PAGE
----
What GAO Found
U.S. agencies and implementing partners participate in various programs with the Palestine Investment Fund (PIF) or PIF-owned entities that include home mortgage financing, loan guarantees, and educational initiatives. First, the Overseas Private Investment Corporation (OPIC) along with PIF and other entities have committed to lend $485 million to the Affordable Mortgage and Loan Company (AMAL) to support mortgages for low- and medium-income borrowers in the West Bank. OPIC has committed to lend about $313 million; PIF has committed about $72 million, and two banks account for the balance of the committed lending. However, as of April 2013, OPIC and PIF had not yet disbursed any funds. Second, OPIC and PIF are co-guarantors in a Loan Guarantee Facility (LGF) program in the West Bank, guaranteeing up to $110 million and $50 million in loans, respectively, to nine regional banks to support lending to small- and medium-sized enterprises. Third, USAID officials stated that, in 2009, USAID provided a U.S. implementing partner $2.1 million for technical assistance and training to enhance the lending practices of participating banks in support of the LGF. Finally, according to USAID, it provided about $1.3 million from 2010 to 2013 to three U.S. implementing partners to provide technical, in-kind, and scholarship assistance to the American International School in Gaza (AISG), which is owned by the Palestine Technology and Education Complex, a PIF-owned entity. According to USAID, its involvement with AISG ended in June 2013.
OPIC's and USAID's processes for vetting PIF and other non-U.S. entities and individuals in programs involving PIF and PIF-owned entities rely on various information sources. For the AMAL program, the two banks that issue mortgages are required under the AMAL agreements to vet potential borrowers for terrorist financing against such information sources as Treasury's Office of Foreign Asset Control Specially Designated Nationals and Blocked Persons List (OFAC) and the Compendium of United Nations Security Council Sanctions Lists; AMAL and OPIC are to conduct additional vetting. OPIC officials stated that OPIC has vetted PIF's board of directors and senior executives, the non-U.S. board members and shareholders of AMAL, and key officials of the banks against information sources such as the FBI Terrorist Screening Center database, OFAC list, and OPIC's Information Center databases. For the LGF program, OPIC said that, based on OPIC's procedures and the LGF agreements, it has vetted all the participating banks and has vetted key officials of each borrower and guarantor before loans are approved using information sources such as Treasury's Office of Terrorist Financing and Financial Crimes and FBI's Terrorist Screening Center databases. According to USAID officials, its process for vetting key participants of the Technical Assistance and Training program and the AISG program was based on documented vetting procedures for the West Bank and Gaza Mission. USAID officials said that all banks that participated in the LGF program that received training and technical assistance from USAID were subject to USAID's formal vetting process. USAID said it vetted information about AISG's owners and management against law enforcement and intelligence community systems accessed by USAID's Office of Security and through discussions with the U.S. Consulate General in Jerusalem, as applicable.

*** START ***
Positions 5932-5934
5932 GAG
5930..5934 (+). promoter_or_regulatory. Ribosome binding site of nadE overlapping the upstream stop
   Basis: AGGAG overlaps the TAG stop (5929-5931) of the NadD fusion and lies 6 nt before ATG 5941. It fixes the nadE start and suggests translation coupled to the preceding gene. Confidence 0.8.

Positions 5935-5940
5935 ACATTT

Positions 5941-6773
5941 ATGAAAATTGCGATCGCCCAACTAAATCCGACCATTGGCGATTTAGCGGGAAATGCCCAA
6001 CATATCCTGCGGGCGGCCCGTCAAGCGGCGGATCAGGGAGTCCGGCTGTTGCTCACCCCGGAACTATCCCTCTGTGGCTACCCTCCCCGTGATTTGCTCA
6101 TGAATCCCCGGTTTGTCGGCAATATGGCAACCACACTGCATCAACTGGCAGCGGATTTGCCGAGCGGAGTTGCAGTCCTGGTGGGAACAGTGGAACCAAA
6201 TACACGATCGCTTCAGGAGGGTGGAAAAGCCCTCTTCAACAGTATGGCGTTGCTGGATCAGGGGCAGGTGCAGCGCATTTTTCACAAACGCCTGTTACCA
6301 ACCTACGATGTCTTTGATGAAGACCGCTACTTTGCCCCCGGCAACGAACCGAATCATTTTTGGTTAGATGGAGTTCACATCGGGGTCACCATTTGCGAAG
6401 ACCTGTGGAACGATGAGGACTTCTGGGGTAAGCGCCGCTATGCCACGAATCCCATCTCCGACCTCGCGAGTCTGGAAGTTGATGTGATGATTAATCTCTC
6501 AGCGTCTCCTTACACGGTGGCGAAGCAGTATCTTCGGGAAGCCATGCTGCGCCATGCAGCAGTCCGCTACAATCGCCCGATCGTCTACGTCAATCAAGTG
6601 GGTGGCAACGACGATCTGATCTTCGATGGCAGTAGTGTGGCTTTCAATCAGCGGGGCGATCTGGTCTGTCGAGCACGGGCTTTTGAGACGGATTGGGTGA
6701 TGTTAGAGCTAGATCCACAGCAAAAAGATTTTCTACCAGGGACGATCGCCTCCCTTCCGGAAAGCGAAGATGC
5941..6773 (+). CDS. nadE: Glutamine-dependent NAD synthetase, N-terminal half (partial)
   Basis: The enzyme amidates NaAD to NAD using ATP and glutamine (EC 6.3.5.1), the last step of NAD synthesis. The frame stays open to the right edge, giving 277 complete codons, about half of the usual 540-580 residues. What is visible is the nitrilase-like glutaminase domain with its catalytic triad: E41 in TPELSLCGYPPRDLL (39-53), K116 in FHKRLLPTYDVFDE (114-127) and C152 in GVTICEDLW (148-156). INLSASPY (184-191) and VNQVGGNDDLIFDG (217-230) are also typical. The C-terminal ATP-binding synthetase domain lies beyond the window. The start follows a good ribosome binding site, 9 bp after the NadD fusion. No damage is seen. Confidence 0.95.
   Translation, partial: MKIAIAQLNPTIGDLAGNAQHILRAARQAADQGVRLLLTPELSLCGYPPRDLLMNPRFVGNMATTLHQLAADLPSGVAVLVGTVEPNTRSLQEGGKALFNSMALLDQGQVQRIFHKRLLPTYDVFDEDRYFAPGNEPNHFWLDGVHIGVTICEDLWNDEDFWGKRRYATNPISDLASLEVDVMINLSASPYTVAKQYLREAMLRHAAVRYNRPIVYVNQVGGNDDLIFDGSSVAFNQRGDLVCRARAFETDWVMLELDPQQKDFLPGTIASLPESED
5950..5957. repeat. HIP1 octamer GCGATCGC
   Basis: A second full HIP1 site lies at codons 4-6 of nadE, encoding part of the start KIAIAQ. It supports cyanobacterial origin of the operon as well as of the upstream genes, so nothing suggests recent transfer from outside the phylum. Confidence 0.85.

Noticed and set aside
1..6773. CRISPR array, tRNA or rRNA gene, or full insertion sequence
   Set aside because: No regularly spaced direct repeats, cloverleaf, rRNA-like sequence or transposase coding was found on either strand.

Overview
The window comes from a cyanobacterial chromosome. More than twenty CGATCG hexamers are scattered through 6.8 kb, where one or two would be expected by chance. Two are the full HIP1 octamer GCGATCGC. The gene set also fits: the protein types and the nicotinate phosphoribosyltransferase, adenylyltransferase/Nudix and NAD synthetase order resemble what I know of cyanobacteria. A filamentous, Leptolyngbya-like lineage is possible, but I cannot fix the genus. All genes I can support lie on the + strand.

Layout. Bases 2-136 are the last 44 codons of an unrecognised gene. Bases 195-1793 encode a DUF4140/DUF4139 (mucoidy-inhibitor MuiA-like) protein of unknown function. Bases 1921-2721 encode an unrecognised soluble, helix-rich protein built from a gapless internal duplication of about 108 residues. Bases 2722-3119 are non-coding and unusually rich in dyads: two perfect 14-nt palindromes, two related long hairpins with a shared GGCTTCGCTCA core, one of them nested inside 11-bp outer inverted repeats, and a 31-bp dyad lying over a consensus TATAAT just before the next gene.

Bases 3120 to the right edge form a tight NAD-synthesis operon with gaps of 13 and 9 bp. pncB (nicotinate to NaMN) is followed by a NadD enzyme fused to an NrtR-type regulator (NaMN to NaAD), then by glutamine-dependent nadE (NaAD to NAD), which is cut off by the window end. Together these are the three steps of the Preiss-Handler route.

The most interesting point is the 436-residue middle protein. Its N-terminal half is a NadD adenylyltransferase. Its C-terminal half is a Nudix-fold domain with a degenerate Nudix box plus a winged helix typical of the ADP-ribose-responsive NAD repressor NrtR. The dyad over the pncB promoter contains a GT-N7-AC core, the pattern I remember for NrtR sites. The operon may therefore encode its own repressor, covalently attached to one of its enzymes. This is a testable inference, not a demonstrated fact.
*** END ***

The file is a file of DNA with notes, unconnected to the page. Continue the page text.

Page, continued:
Why GAO Did This Study
According to the State Department (State), the U.S. government is one of the largest donors to the Palestinian Authority. According to State, the U.S. government provided about $3 billion in total bilateral assistance for fiscal years 2008 through 2012. PIF was established by Palestinian Authority presidential decree in 2002 and became operational in 2003 as an investment company aimed at strengthening the Palestinian economy through strategic investments.
GAO was asked to provide information on U.S. involvement with the Palestine Investment Fund. This report describes (1) the nature and scope of U.S. government involvement with PIF, and (2) OPIC's and USAID's processes for vetting PIF and other non-U.S entities and individuals participating in programs involving PIF and PIF-owned entities. GAO reviewed documents and interviewed officials from U.S. agencies, PIF, and implementing partners.
This report does not contain any recommendations.